Working on the same project every day is tough challenge. Finding the time to get in to the proper mindset of working on the project can vary from day to day – some days, I’m primed and ready to start banging out code; other times, I’ll get caught up testing a build and before I know it, it’s time to head out the door to work and I’ve nothing to show for my time, save for a few notes of stuff that looked out of place.
I’m not sure when I first came up with the concept, but my daily mantra for a long while has been “3 Things A Day”. In other words, 3 changes or improvements to the game, whatever they may be, to help move the project forward. It might be a bug fix, a text edit, or even something promotional related, like writing this blog post. That may sound like a fairly paltry or perhaps even unsubstantial number — but over the course time, it really does add up. 365 x 3 is 1095 improvements alone! Times 3 years now we’ve been working on the project, and that would be over 3,300 edits / improvements / updates / changes.
Of course, some days are better than others. I love getting into a code sprint where I have a run where I knock out 6-8 things in a single sitting. Sometimes, it’s hard to quantify exactly what it is: today, for example, I spent my morning watching videos of Ultimate VFX, a Unity Store collection of visual effects, with the goal of finding something that would we could try for Shaman’s Revive Ally command. I finally found one that I liked, so I would call it my first successful “addition” for the day. After that, I found that I had to update Unity in order to get the effects to work – so that was my second success. Third, I got the effect loading, and was able to export it as a prefab for furthe rtesting. Fourth, I started recreating the scene from the game, brought in the effect, and started tweaking the effect to fit the game. Then I ran out of time, came home, and started writing this post: my fifth thing of the day.
By that account, apparently I’m bucking the trend today! It’s not immediately obvious, but I’m in a better place for tomorrow, to further realize how this effect will work, and if its successful, I’ll bring it into the actual game build, and then ultimately tweak it from there as further possible items for my 3 Things A Day mantra.
In a perfect world, it would be innumerable updates per day. But that’s just unrealistic, plain and simple. For now, I’m sticking with a tangible number that I can strive towards. 3, oh 3, it’s the magic number.
All that to say, it’s a great feeling to have things keep moving forward. Progress is never readily apparent, but as time moves on, becomes all the more obvious.
Alex here with a Derelict Zones development update. That’s right, Derelict Zones is alive and doing well!
Apologies for the radio silence since our last update, but we wanted to focus all our efforts on the design and development of Derelict Zones. We’ve reached a point where we’re ready to start showing some fresh glimpses of the game, and most importantly, getting the game into the hands of players.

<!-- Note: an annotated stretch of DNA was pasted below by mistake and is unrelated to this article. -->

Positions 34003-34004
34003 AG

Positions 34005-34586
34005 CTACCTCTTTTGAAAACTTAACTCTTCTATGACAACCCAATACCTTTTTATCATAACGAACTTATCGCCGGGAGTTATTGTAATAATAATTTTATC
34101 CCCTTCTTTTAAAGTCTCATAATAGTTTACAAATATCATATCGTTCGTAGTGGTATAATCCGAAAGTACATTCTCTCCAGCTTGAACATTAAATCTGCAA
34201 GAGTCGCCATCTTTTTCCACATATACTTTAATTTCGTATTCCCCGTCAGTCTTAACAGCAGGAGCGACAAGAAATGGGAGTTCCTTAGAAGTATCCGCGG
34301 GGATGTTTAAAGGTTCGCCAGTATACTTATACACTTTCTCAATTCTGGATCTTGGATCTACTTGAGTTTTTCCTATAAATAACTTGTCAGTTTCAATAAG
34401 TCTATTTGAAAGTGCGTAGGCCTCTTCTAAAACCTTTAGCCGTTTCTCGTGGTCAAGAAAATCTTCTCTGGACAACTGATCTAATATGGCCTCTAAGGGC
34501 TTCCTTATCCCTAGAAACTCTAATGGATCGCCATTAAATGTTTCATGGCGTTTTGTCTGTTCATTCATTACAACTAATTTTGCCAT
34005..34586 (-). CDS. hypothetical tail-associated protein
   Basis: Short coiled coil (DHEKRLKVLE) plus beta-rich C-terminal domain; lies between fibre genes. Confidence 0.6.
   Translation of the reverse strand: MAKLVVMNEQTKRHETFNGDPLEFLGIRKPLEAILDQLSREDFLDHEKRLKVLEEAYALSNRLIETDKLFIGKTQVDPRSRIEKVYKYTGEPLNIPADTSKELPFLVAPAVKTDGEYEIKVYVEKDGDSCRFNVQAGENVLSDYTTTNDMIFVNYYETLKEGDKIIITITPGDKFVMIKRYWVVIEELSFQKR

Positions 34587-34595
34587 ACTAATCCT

We’ve had a couple of major developments in the game since our last public showing. The biggest change in terms of gameplay is the core player turn. Cards are now used to represent actions on each character’s turn – Move, Attack, Defend, etc. – and a player can play up to two cards on their turn. There’s also one-time use special cards that players have to carefully choose when to play. Turn order is based on each crew member’s and enemy’s speed scores, and this is displayed on screen for the player to take into consideration.
The second major development since our last public outing was developing proper 3D models for all game characters and objects in the main combat stages, which has led to vast improvements in the visual department. The 3D models are essentially the flat 2D game pieces we had in our original design, but extruded into 3D space to make them feel like proper cardboard cutouts. The lighting and shadows achieved by having the models in 3D makes a dramatic difference in making them feel like part of the scene, rather than sprites juxtaposed in 3D space.
Since May of last year, we’ve focused all our efforts into making a proper demo of the game, which takes its form as a chapter from early on in the game. We felt this made a good choice because it teaches the player core gameplay mechanics as well as introduce them to the story and characters. In other words, it’s a solid vertical slice we could present players that gives a complete experience of the game: from the intro cutscenes to stage combat to weapon upgrades.
While we continue to fine tune the demo, we’ve also been carving out some of the other levels of the game, applying techniques and lessons learned and from building out the demo. This in turn has helped further refine some of the games systems, which is a really nice side effect!
We’ll be announcing more information about some upcoming opportunities to play the game, so as they say, “Please be excited.”